Hanna and Her Moon Gate

The Moon Gate leaving Ian Moody’s Aquamaison  |  photo by Hanna Bui  |  post by Claudia Kelly

Hanna Bui has the newest and most interesting home on Gate 6 ½. It is uniquely recognized by the beautiful entryway, which features a 19–foot diameter circular opening in the front wall. This allows one to look out to the boat’s rear wall, which hosts a similar circle of windows and an exterior glass door overlooking Mt. Tam and the bay. The inside is wide open, with few walls and a very Zen-like atmosphere. A gorgeous, wide, ash–wood staircase, which doubles as gallery seating for a party, descends down to the living area. This great room is an expansive open space, highlighted by a ceiling over 20 feet tall. Only one–third of the first floor is utilized for the kitchen, baths and the master suite; the remainder is the great room, consisting of the entryway, staircase, and dining and living rooms.

Moving from Silicon Valley, Hanna was looking for waterfront property and found Gate 6 ½. After living for four years in a much narrower house (14 feet wide), Hanna yearned for a broader view. She jumped at the opportunity to buy a home with a wider berth and found this floating home design on award–winning architect Craig Steely’s website.

Through the magic of good people working on a fabulous design and fortuitous choice, having commissioned the last hull made in Sausalito, she got her Moon Gate home. Upon entering, besides admiring the big Western sky view overlooking the seaplanes, you have the feeling of being really close to the water. In fact, this boat was built for that feeling. Simple serenity on the water, with solar panels on the roof backed up by a Tesla battery, compliment her 1,400 square–foot floating home.

Hanna told me that she didn’t want a big boat; she just wanted a big view, which is what she got. We neighbors gathered for the arrival of this beauty for several nights before it actually showed up and cheered when it finally got towed into its permanent berth—it took longer as her crew had to launch the boat without Ian Moody (who passed away suddenly in May). Since moving to the Sausalito waterfront, besides already being an avid tennis player, she has taken to water sports previously unknown to her: she surfs, kayaks, paddle boards and even bravely water-skies in our frigid bay. This is all done after hours from her day job being a corporate lawyer, which she loves.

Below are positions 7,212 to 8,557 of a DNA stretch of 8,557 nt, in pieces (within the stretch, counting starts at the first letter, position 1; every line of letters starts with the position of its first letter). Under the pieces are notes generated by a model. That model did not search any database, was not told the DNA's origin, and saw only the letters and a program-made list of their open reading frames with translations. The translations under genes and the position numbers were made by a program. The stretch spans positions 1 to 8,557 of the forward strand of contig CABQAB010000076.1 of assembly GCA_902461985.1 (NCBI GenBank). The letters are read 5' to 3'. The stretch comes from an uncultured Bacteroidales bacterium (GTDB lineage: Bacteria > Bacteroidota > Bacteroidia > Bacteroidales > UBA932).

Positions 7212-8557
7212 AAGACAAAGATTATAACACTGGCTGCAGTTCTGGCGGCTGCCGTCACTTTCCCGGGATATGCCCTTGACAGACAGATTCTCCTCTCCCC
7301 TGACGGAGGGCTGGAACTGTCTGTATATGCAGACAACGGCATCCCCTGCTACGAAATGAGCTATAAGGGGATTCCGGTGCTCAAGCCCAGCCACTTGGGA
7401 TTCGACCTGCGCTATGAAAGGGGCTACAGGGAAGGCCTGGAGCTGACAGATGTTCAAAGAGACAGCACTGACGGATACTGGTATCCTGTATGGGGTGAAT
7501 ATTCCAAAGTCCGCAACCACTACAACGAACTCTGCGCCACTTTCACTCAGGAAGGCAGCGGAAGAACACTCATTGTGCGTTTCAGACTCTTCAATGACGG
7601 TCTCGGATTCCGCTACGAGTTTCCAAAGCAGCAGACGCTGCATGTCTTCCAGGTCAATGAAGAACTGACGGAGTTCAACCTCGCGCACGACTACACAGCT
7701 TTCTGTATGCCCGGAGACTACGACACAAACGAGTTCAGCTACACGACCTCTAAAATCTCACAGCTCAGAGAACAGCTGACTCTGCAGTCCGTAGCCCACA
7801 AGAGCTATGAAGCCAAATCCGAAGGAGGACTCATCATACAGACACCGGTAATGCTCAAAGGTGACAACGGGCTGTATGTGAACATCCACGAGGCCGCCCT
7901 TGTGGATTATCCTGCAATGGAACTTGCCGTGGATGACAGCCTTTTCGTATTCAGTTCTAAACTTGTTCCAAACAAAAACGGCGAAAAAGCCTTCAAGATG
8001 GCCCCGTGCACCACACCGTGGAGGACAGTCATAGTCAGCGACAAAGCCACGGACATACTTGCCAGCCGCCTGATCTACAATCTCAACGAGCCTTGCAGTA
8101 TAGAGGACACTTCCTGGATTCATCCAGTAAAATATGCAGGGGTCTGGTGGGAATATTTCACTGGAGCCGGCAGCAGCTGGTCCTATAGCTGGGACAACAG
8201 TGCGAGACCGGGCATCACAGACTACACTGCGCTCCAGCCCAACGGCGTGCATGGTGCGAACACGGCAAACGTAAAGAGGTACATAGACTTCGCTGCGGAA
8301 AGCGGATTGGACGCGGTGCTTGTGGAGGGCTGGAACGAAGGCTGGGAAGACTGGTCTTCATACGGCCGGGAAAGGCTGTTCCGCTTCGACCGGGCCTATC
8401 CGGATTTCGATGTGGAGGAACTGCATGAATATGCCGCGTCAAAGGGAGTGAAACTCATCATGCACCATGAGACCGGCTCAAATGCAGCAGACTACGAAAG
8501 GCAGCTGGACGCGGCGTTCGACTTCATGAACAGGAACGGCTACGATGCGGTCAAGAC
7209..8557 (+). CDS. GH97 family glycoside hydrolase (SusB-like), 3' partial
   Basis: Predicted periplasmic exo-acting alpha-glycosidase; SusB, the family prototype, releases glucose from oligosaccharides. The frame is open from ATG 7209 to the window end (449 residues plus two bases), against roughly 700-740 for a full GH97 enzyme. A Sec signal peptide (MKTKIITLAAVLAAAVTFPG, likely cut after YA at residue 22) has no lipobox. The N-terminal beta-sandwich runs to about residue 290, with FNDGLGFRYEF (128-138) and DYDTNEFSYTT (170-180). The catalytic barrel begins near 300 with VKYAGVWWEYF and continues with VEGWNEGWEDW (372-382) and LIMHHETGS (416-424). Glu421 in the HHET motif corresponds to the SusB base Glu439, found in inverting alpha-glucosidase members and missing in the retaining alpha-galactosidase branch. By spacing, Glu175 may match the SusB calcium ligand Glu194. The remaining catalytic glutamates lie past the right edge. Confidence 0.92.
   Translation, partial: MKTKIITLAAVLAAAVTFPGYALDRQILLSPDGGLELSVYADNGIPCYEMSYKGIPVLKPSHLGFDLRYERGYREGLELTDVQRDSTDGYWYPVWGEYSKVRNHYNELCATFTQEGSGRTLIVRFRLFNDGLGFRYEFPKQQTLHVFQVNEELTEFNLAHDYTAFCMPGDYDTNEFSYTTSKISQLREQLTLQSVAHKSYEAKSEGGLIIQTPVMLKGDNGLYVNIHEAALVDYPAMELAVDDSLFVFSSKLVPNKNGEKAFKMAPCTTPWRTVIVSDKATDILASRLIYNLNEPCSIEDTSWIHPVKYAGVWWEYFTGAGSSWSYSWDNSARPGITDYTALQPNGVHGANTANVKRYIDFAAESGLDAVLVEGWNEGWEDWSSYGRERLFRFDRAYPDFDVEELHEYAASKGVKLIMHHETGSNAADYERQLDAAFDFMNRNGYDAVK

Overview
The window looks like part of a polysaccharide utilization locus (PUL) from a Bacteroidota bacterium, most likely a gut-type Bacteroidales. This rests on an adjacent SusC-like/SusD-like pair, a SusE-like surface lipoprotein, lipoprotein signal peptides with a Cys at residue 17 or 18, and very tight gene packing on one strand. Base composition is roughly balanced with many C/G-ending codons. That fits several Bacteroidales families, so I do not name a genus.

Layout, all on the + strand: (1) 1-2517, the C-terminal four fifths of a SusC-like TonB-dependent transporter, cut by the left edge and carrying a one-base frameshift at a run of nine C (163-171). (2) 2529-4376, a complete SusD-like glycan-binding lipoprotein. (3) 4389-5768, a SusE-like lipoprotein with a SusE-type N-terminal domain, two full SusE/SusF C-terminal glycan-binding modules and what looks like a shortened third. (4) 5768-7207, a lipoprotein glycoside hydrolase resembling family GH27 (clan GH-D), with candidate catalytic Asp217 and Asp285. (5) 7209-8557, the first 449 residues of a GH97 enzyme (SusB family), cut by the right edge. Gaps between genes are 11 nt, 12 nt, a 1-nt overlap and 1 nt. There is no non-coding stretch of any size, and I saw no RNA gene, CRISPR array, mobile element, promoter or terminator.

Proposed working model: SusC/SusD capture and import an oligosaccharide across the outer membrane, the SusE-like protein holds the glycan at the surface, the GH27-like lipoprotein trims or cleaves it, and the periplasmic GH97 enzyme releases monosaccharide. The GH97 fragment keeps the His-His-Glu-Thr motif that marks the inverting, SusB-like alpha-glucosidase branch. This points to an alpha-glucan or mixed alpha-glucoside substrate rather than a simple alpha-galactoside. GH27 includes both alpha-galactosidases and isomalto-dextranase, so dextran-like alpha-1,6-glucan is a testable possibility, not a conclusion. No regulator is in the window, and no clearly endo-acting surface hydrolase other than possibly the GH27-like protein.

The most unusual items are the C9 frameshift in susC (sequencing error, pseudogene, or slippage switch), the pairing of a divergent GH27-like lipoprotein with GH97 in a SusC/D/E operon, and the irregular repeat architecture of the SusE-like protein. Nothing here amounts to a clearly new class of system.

Hanna’s grit and her very strong personal character have been severely tested by this creative design construction project. But her background groomed her well for adversity; she and her family escaped from communist Vietnam on a rickety fishing boat after four years of bribing and trying. Crammed in a 42’ x 21’ boat with 73 people, drinking water from an uncleaned oil drum, with little food and fearing pirates with machetes as a young child, she survived. After eight months in a refugee camp in Thailand, that 13-year-old learned the survival skills of cleaning fish and cooking for her parents, who took to their beds after their family trauma. She said international aid agencies allotted $5 a day to each person (which was a very comfortable amount for a person to live on in Thailand in the early 80’s), but after the government and NGO people minding the refugees compensated themselves, her family’s share had trickled down to a rotten fish, maybe.

I commented that she probably just wanted a happy life now, but she set me straight: a happy life is not a value that Asian immigrants embrace; achievements are. Learning spoken English through watching the Brady Bunch on television, and having missed a school year as a refugee, she tested in and graduated from the famous Lowell High in San Francisco (and some years later, graduated from Hastings College of Law, also in the city). While acquiring their new language and marketable skills, her father initially drove a taxi and her mother worked at Glide Memorial. Walking home from school with other kids, she pointed to her big home, not stopping to mention that her family was actually living in the basement next to the cars in this big house.

Obviously, this rough early life toughened her in the right way for her future years. Recently aboard her Moon Gate, she has encountered challenges such as too much unbalanced weight, probably from a new inside garden, more hull leaks and so on—welcome to the floating home world! She loves her new waterside life and is still smiling despite continuing construction challenges. Today I spy her wetsuit drying over a railing, so her day started early in the bay.